gress, those who had been chosen would not take up their positions, as the CPB

~ad

no intention of coming into conflict with

-~-------------~

'fhe Comintern. 43

- - - - - -------------- ~-------- -----------Eannoury in the meantime sent the following telegrall1 to

After CPH Congress declared Comintern resolution unac--~---cep-ta"b-le ,- l, as chairman of __ t


_i

P~rty control commission,

--------thought l should make clear to the Congress that the

candidate list composed contrary to the resolution was


,
l'd
lnva
l.

R' equest ru l'lng. 44

""-

'rhe ECCI Presidium replied immediately to r'lannoury' s wire


with the statement that if it were indeed true that there was
not a minority candidate in second place on the list lia serious
breach of discipline" had been committed and
would take the necessary action.

furth~

~e

Executive

information was re-

questcd,4 5

.,
The Partijbestuur protested that directly after the Congress

1
;"'\.
1

--

60

.-"JI'>

it--,-_too, had sent a

and had said that a full

telegraIT}_~to l':IOSCOW

report would follow - the - twowires h~d probablycrosse-paths. 49

Another

telegram~as

Congress had

de~~~d

then snt ta

~he

ECer

explaining that the

against special provisiDn for the minority

in the leadership, in 'the edi tor ial commi ttee and in a par liamen~ary faction of two.

The mino~ity was ,still al10wed to run

its nominees in these and other positions on1y not on a proportional basis.
Instead of following this course, explained the
tel~graffi,

the minority had refused to run at aIl.

Since a

general election was imminent it had been necessary to put


/

togetber _a candi-da"te l-ist--t-o -presen L ta the

pub-ltc-,~~~

i t--

was not in accordance with the instructions of the-Comntern


Executive.

The Congress, continued the telegram, had then

however instructed the ~artijbestuur ta request another decision


li~t

from the ECCr on the composition of the


telegram.

- hence the first

1'here had been no "breach of discipline".

Should

the ECCI decide that bath groups must be represented on the


---~--

---- - ---

\-~--;

----~---

list, the Congress declsioITl'roUd----{}e--F-e-v-oke.d,_.n_which


the signers of the telegram

woUl~' ~eSign. 47

A-l-l-

c~se

o~~~he mQ~b_erS ___u_.__

of the newly-elected Partijbestuur had signed, with the exception of De Visser.

...

Jie had added his own note a~!lo~ncini hIs

-G> -

',,-

immediate and unconditional withdrawal from the election list


in order to conform ta international discipline. ,
Three days later, on 15 I,.ay, a second telegram signed by
Otto Kuusinen (l"inland-) was received from Loscow.
and to the pointl

It was short

"The PreJ3idium rejects al'l resignations and

insists that the decision of the Executive be carried out. 1148

61
The Tribune of 18 T.la

carried the announcement of the resigria-

tha-Earti"b stuur

---tofrof

and Fredbricks.

~ith

--

the exception of Da-Yisser-anud_____


-----

-_

__

__

W jnkoop, Ravesteyn and three others also with-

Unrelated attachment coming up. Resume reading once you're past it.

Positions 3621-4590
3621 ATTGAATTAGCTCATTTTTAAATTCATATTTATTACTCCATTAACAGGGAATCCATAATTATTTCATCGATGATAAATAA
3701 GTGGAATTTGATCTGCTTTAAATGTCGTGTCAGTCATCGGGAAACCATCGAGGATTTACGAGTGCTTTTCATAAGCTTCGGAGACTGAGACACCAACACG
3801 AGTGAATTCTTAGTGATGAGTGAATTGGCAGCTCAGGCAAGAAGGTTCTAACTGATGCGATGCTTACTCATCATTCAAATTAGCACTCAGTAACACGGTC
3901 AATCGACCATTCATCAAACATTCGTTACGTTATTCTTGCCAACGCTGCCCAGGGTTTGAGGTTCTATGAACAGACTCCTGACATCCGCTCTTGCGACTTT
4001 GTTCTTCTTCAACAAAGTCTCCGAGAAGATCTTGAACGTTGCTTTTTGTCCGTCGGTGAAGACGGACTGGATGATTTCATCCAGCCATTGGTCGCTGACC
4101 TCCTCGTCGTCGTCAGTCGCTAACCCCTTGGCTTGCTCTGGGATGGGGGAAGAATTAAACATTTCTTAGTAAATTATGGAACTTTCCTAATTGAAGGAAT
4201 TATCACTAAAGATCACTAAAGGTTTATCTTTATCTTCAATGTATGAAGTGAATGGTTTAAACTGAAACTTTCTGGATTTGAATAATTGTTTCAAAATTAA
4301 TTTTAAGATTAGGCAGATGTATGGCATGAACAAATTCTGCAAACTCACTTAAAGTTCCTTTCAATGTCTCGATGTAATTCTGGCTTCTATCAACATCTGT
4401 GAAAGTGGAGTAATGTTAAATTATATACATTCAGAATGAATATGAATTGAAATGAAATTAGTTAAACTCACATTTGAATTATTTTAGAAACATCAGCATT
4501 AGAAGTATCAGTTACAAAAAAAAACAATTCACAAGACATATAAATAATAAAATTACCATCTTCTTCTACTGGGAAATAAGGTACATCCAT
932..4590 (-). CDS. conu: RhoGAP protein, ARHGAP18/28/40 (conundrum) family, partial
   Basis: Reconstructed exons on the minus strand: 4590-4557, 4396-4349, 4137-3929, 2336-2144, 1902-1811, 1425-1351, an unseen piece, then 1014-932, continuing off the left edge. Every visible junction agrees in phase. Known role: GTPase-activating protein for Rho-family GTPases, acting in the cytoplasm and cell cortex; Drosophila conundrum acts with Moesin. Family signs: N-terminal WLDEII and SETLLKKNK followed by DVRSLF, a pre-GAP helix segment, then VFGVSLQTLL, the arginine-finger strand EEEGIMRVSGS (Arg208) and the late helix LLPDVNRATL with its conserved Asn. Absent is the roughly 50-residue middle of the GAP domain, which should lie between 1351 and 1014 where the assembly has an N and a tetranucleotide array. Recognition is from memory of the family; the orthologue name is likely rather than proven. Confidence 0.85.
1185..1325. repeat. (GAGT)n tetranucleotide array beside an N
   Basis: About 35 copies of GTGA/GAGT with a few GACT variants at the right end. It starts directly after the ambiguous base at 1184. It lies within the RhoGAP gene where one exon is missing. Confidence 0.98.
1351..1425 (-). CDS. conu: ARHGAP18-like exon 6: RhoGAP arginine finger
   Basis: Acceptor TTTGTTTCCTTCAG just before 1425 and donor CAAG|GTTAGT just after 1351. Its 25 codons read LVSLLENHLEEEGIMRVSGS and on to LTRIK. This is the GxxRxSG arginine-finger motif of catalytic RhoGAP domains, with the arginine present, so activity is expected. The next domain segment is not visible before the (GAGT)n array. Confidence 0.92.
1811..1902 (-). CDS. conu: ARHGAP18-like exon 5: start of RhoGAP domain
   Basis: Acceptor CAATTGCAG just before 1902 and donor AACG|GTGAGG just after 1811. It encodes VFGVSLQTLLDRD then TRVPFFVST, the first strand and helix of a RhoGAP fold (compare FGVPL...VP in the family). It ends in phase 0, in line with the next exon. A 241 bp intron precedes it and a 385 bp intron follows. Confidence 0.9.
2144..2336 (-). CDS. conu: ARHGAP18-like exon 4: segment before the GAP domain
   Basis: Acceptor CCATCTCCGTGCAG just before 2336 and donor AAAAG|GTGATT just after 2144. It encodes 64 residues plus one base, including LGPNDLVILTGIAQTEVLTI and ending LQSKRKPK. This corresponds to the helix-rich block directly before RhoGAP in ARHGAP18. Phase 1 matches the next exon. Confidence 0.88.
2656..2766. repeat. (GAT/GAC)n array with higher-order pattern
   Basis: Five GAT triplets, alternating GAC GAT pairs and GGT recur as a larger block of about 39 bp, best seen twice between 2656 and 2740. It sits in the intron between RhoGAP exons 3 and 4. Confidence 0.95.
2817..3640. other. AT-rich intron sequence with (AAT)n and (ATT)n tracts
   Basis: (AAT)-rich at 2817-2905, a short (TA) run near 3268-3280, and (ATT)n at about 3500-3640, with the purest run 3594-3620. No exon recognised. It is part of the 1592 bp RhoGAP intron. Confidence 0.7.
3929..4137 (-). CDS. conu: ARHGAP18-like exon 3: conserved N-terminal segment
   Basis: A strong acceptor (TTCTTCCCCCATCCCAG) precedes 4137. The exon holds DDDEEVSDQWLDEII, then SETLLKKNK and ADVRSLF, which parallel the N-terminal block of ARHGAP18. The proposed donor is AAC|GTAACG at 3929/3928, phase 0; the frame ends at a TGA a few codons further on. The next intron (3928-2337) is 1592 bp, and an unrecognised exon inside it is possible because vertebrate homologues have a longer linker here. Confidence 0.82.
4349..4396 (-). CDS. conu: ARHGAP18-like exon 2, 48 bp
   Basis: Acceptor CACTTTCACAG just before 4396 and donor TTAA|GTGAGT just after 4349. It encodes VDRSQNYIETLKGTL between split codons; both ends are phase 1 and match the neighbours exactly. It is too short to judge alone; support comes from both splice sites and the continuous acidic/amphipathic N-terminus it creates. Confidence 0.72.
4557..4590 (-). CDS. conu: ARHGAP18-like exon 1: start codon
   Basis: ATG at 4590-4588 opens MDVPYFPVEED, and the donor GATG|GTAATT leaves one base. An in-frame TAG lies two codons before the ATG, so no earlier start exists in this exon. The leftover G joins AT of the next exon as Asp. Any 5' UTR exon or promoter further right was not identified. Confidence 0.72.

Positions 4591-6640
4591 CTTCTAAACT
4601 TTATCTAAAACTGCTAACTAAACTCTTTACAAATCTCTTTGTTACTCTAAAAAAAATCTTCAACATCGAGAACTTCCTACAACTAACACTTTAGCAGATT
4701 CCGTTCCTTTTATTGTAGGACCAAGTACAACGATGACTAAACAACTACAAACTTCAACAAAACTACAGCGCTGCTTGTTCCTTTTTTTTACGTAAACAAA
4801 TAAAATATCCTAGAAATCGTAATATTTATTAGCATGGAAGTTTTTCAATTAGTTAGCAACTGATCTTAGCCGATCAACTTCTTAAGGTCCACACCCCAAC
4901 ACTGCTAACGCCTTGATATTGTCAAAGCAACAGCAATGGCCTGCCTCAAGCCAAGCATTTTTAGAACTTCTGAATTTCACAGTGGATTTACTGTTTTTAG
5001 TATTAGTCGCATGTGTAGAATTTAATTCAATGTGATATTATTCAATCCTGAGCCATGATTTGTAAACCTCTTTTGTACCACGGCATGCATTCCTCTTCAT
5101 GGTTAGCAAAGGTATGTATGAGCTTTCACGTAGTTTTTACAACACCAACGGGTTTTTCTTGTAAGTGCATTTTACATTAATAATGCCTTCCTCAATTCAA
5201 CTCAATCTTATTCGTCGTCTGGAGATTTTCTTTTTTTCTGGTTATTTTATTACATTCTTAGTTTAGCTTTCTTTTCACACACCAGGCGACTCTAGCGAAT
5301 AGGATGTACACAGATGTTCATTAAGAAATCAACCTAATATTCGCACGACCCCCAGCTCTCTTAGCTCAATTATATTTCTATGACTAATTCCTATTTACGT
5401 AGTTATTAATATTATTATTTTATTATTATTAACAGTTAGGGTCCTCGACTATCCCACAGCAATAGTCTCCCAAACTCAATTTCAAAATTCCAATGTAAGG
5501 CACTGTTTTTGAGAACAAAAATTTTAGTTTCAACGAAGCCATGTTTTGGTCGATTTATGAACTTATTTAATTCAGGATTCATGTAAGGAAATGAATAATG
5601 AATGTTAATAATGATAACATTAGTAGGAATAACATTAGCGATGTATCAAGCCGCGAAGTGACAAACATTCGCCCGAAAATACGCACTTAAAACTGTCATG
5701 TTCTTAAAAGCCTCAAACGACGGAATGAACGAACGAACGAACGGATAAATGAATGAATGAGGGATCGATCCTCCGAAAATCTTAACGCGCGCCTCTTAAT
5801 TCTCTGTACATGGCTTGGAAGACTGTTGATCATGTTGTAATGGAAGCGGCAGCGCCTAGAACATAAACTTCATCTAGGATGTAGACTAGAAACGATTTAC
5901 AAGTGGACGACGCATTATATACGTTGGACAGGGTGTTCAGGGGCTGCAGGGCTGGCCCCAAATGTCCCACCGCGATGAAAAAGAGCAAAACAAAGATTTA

drew fro~ the can, idate list: De Visser, Fredericks and the
:

Ji.C'.

other cardidate_l/ remained.

Wijnkoop and his group, said the

Tribune Istatement, had fel t that a unified l-'arty was impo~~le


1

on the

qasi~

of the Executive resolution and had therefore made

good their promise to step down.

The l-'arty was thus without

leaders ip and without,a candidate list for the general elction.


There matters stood when the representative from the Comin- ....,1....,.
-

si -yilatio .
wC/.s
,

iHe had been present at the previous, Congress and

fore somewhat familiar with the troubles in the CPH,

/
f

On the one hand the

-out

s faced with no easy problem.

cr isis

d to be resolved before the el~ction, on the other the

!
ex-leade~s

"

difficul ~\'

;'
f

--

!
)

i-mm0vabl~-making

a __Cluick :res_olution very

Droz, during his stay, initially tried to reconcil-

____J__~--=-=-'tt-t_he
,/

remained

~wo
-

opposing, grQuj)s. _ W}len,

--1 __ -

--_

___

___

__

__

__

__

~h~~_ f~~~ed

he handed the
-

._._

leadership',over to the opposition, or mfnori ty grour,- -His- f-ir-s-t-action concerned the candida te

l1sT.~emtz-ing --tha:t--liLijnko_op____

waul -not change h-is mind ,DrDzhelpe_d graw up a new list wi th


De Visser and Seegars respec3ively occupying first and secon
place. 49 He then called a Party conference for 24 May to deal
.with the questions of the Party leadership, the Tribune ditors

-----

...

and tne

organiz~ional

bureau.

De Visser was appointed interim

chairman of the Party.


,
1

At the conference Droz delivered a speech explaining the

62

,~
---

action of the 'Executive. 50

He __s,tre..sse~ the necessi ~y of main-

~- - -~---tainiIlg irrt-ernat-ional-difrC-ipline -m-a- perl04-G-f -eapi talis"L_


,
stabiliz~tion in order to avoid right deviations, and pointed

out the repercussions which the action of the Dutch Party Congress would have on the upholding of this discipline.

A decision

by the Executive was based upon talks with aIl tnose' concerned,
he stated,

~nd altho~gh

carried out.

it could be appealed it must first be

Otherwise no international discipline was possibles

if Holland could reject a ruling, other sections could do the


sarne.

Besides creating a dangerous precedent by its action, the


--

Party Congress made inevitable the formation of factions within


the Party who would attempt to preserve international discipline.
,

In the

opi~ion

motion,

-+-

of Zinoviev and the Presidium, the Rotterdam

r.~jecting

t0e latest Comintern instructions, Has the

-rirst--step -un-t-he-:POad u>--a-brealLrith i.. osow, - -the


road of Fros--- - - - sard (in Prance) and Hoeglund (in Sweden).

Indeed, declared

- - -------